The center-right Popular Party (PP) mayor of Cádiz, Teófila Martínez, inadvertently became a trending topic on the micro-blogging site Twitter on Friday, after making controversial statements about people without means who use online social networks.
"All this Twitter and all this opinion...," she said on Friday during a press conference. "There are people who have come to City Hall to ask for social subsidies for food, and it turns out they have a Twitter account, and as far as I know that costs money."
Martínez became flustered and that point, and, with the aid of her colleagues, clarified that she was talking about the cost of an internet connection, not about signing up for Twitter, which is a free service for all users.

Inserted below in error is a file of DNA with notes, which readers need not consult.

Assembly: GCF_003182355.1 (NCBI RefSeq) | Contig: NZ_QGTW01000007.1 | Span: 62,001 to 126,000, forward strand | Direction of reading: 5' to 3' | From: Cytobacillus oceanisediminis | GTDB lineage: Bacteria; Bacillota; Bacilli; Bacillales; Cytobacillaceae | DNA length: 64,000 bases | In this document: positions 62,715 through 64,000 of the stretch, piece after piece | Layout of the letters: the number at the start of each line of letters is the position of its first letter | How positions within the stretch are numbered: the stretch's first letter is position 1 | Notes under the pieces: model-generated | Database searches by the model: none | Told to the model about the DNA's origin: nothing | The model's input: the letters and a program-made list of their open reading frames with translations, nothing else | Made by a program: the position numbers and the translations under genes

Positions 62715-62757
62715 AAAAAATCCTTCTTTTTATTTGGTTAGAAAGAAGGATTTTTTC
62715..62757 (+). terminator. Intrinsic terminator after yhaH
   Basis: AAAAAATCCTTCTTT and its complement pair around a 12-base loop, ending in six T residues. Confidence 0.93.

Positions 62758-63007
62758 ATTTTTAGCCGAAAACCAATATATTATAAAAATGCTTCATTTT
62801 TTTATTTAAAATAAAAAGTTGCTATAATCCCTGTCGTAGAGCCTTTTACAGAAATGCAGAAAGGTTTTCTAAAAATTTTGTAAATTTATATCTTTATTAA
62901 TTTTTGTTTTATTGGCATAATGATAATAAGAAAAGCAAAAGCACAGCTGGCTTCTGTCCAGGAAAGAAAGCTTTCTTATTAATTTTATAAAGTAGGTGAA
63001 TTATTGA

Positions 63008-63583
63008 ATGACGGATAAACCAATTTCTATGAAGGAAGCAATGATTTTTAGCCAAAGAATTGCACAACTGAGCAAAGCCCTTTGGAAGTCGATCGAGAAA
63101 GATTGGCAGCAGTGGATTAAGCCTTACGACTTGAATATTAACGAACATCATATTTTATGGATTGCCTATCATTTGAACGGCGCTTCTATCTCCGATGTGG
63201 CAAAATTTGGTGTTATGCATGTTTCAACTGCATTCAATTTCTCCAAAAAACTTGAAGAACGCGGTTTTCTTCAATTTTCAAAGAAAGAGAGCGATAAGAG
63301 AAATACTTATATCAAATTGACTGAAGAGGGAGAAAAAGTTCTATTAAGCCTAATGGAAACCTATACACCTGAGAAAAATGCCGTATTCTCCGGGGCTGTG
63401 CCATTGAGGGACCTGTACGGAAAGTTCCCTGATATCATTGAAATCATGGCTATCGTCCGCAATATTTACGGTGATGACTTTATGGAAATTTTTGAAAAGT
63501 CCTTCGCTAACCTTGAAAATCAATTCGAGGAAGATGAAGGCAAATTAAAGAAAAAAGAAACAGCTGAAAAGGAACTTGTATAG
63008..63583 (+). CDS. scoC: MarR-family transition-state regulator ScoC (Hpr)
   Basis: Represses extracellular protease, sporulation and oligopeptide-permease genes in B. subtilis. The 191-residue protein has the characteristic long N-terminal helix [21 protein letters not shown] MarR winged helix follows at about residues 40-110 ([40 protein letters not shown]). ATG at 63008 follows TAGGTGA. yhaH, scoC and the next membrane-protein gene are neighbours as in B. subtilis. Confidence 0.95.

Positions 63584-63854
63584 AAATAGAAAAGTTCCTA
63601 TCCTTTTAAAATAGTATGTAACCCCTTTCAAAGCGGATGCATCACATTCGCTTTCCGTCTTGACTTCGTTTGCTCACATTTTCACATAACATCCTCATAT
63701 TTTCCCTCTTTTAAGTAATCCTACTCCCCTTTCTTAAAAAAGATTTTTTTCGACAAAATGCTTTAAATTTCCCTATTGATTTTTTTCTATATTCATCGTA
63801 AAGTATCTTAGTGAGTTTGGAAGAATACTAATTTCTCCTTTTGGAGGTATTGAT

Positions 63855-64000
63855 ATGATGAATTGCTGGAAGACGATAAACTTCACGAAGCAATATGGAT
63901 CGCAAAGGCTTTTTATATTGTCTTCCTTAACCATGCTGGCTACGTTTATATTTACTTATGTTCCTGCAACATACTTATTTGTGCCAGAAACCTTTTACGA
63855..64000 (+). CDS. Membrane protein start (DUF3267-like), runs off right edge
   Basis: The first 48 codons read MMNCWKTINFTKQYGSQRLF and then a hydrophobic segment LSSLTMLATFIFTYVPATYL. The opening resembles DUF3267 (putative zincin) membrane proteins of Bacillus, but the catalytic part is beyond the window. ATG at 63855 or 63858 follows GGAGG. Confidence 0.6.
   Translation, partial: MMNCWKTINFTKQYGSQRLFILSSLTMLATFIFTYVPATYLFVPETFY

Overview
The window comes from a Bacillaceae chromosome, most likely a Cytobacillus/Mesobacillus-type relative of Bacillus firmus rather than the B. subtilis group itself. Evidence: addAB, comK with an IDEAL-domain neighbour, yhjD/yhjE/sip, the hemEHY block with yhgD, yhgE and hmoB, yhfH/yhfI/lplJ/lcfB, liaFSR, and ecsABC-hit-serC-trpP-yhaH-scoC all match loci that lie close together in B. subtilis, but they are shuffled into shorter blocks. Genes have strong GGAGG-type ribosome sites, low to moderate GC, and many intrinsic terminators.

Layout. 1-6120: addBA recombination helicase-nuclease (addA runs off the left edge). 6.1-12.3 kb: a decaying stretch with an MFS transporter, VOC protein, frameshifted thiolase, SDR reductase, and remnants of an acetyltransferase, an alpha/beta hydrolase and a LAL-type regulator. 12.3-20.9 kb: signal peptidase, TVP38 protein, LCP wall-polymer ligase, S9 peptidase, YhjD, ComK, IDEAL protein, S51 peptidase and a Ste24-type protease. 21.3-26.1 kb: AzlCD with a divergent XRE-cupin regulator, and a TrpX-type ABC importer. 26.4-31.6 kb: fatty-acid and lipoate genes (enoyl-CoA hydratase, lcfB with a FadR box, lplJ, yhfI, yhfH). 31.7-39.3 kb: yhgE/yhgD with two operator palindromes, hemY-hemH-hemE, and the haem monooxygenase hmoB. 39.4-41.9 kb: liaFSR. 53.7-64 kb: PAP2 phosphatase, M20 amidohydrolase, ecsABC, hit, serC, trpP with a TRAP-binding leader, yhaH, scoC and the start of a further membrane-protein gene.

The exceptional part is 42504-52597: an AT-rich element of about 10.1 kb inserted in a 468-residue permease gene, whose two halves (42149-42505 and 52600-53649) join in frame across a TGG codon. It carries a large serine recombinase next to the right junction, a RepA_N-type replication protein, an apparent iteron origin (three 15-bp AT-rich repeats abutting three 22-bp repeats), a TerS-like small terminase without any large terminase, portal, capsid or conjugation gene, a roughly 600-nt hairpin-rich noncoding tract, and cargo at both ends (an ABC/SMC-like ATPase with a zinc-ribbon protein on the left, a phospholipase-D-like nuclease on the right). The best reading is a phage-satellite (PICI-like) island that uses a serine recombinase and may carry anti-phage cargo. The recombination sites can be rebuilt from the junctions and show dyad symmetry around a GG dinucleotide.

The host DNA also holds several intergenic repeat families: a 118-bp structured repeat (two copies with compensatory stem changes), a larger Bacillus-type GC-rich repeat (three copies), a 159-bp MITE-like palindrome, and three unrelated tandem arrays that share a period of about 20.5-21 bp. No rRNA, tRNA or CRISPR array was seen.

The statements soon spread on the social network, echoing a recent episode also involving Cádiz City Hall. Late last month, a video featuring a street vendor named Inmaculada Michinina calling on the local council to grant more licenses for the street market went viral. Her petition was subsequently hosted on the website Change.org and has already gained support from 80,000 people.
In recent months the City Hall team has had to deal with growing numbers of unhappy citizens who show up at the council sessions to voice their complaints. In early August, Teófila Martínez's administration decided to reduce public admission to the sessions from 174 to 125 people, citing safety reasons because of the room's wooden beams.